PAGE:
Americans with Disabilities Act
A Guide for People with Disabilities Seeking Employment
Social Security Administration
U.S. Department of Justice
Civil Rights Division
There are more opportunities now than ever before for people who are receiving SSDI and SSI benefits to learn job skills and find permanent employment.
If you are seeking a job or are new to the workforce, you should become familiar with the Americans with Disabilities Act of 1990 (ADA), a federal civil rights law designed to prevent discrimination and enable individuals with disabilities to participate fully in all aspects of society. One fundamental principle of the ADA is that individuals with disabilities who want to work and are qualified to work must
have an equal opportunity to work. This brochure answers questions you may have about your employment rights under the ADA.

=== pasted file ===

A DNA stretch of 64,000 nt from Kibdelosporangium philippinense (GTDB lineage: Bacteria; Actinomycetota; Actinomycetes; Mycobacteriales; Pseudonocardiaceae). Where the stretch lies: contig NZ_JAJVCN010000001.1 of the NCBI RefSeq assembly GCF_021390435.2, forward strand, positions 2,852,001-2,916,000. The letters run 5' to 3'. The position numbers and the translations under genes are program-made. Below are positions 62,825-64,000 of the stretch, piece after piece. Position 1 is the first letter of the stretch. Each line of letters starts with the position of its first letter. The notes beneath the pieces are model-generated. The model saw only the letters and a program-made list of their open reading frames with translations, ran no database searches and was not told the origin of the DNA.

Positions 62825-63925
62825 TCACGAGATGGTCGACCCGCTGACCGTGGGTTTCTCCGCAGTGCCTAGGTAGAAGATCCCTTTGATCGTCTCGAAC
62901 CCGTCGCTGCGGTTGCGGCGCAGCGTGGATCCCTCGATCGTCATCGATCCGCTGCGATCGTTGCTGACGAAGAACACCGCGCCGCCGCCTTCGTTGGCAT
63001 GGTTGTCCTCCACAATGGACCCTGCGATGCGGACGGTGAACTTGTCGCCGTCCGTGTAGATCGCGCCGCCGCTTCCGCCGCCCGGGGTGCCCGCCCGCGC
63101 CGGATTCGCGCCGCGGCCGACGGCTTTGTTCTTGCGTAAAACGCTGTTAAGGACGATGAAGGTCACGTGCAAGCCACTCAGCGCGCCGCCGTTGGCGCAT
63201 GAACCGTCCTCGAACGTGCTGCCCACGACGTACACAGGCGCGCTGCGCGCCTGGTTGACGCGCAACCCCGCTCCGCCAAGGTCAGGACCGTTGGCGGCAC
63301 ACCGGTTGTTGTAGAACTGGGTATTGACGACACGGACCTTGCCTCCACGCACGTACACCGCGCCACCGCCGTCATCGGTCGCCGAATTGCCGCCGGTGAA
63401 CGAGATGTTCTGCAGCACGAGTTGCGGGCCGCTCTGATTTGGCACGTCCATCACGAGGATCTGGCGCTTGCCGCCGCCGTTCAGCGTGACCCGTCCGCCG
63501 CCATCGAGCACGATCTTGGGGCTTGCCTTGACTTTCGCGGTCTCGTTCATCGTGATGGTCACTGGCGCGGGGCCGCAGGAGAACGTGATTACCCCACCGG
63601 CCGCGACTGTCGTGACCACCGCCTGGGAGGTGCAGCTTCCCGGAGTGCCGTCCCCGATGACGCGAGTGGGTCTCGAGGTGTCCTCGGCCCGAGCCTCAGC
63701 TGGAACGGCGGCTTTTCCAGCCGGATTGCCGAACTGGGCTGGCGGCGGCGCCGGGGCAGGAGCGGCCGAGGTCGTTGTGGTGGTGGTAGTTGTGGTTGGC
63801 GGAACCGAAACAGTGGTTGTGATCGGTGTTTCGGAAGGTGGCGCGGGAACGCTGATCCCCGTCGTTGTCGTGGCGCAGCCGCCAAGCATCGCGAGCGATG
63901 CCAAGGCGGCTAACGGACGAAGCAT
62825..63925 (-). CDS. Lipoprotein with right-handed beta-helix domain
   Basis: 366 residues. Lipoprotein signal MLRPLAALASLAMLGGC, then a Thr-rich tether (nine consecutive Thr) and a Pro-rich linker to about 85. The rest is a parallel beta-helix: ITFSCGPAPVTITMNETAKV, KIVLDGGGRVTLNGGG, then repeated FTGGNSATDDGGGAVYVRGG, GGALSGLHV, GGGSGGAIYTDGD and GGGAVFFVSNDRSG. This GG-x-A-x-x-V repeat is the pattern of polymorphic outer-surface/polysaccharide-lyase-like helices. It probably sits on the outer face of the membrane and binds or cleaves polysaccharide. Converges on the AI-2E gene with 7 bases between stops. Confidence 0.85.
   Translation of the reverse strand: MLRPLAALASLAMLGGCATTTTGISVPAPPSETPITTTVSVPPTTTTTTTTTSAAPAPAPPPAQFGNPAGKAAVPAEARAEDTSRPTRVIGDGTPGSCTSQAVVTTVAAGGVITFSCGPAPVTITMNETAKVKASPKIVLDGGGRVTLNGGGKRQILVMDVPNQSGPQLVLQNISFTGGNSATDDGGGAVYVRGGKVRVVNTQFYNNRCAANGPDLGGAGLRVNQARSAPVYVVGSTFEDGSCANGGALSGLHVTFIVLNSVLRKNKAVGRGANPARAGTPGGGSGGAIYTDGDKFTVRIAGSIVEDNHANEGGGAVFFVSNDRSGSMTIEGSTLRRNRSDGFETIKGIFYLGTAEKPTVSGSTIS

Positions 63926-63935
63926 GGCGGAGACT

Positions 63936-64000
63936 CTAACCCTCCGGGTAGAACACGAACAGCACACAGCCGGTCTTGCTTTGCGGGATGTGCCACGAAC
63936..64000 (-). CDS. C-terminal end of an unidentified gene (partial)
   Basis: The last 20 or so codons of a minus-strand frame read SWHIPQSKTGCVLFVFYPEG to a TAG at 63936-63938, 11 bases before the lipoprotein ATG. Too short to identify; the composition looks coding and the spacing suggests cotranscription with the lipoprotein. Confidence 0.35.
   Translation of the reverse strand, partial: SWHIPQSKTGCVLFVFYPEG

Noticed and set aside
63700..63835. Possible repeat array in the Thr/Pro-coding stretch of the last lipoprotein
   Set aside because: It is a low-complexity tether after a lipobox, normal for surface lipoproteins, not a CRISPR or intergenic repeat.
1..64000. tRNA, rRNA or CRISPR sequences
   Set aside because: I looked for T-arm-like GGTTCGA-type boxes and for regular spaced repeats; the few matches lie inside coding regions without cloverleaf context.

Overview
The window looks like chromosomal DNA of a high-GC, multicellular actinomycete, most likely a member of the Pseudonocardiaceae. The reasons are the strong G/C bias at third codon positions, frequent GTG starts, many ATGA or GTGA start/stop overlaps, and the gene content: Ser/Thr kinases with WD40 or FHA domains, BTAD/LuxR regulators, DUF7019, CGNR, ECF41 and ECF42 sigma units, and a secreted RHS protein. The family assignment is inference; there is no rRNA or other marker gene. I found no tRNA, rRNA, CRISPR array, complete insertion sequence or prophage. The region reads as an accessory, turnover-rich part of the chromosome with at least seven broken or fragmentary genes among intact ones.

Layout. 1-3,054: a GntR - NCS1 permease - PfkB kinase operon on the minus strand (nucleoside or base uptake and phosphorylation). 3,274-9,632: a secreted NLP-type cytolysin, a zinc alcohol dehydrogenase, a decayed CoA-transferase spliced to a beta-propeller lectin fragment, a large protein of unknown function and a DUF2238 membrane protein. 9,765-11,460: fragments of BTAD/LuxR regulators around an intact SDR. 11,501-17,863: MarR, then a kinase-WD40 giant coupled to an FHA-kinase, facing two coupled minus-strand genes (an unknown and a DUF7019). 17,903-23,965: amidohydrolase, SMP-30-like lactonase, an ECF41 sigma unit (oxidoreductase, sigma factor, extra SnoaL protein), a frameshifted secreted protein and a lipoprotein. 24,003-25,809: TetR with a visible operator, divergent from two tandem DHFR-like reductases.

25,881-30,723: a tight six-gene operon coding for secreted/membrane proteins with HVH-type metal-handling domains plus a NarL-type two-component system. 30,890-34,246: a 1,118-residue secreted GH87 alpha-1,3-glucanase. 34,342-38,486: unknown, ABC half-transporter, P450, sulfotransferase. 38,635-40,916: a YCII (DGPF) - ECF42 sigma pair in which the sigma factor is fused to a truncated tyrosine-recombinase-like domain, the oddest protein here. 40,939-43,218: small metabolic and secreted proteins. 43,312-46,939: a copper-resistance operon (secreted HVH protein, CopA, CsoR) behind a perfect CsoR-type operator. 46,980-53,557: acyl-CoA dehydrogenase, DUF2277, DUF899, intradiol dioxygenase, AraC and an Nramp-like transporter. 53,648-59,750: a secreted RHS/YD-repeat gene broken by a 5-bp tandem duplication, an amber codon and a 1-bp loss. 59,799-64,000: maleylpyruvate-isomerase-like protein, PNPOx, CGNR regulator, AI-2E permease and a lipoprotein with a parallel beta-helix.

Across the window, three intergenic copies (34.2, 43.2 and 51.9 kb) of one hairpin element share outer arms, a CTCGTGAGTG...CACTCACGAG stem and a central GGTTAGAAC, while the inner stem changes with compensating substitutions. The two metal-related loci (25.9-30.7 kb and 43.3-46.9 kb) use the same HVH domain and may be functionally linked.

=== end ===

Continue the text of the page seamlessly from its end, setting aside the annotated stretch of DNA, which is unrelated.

How do I know if I am protected by the ADA?
To be protected, you must be a qualified individual with a disability. This means that you must have a disability as defined by the ADA. Under the ADA, you have a disability if you have a physical or mental impairment that substantially limits a major life activity such as hearing, seeing, speaking, thinking, walking, breathing, or performing manual tasks. You also must be able to do the job you want or were hired to do, with or without reasonable accommodation.
What are my rights under the ADA?
The ADA protects you from discrimination in all employment practices, including: job application procedures, hiring, firing, training, pay, promotion, benefits, and leave. You also have a right to be free from harassment because of your disability, and an employer may not fire or discipline you for asserting your rights under the ADA. Most importantly, you have a right to request a reasonable accommodation for the hiring process and on the job.
What is a "reasonable accommodation"?
A reasonable accommodation is any change or adjustment to a job, the work environment, or the way things usually are done that would allow you to apply for a job, perform job functions, or enjoy equal access to benefits available to other individuals in the workplace. There are many types of things that may help people with disabilities work successfully. Some of the most common types of accommodations include: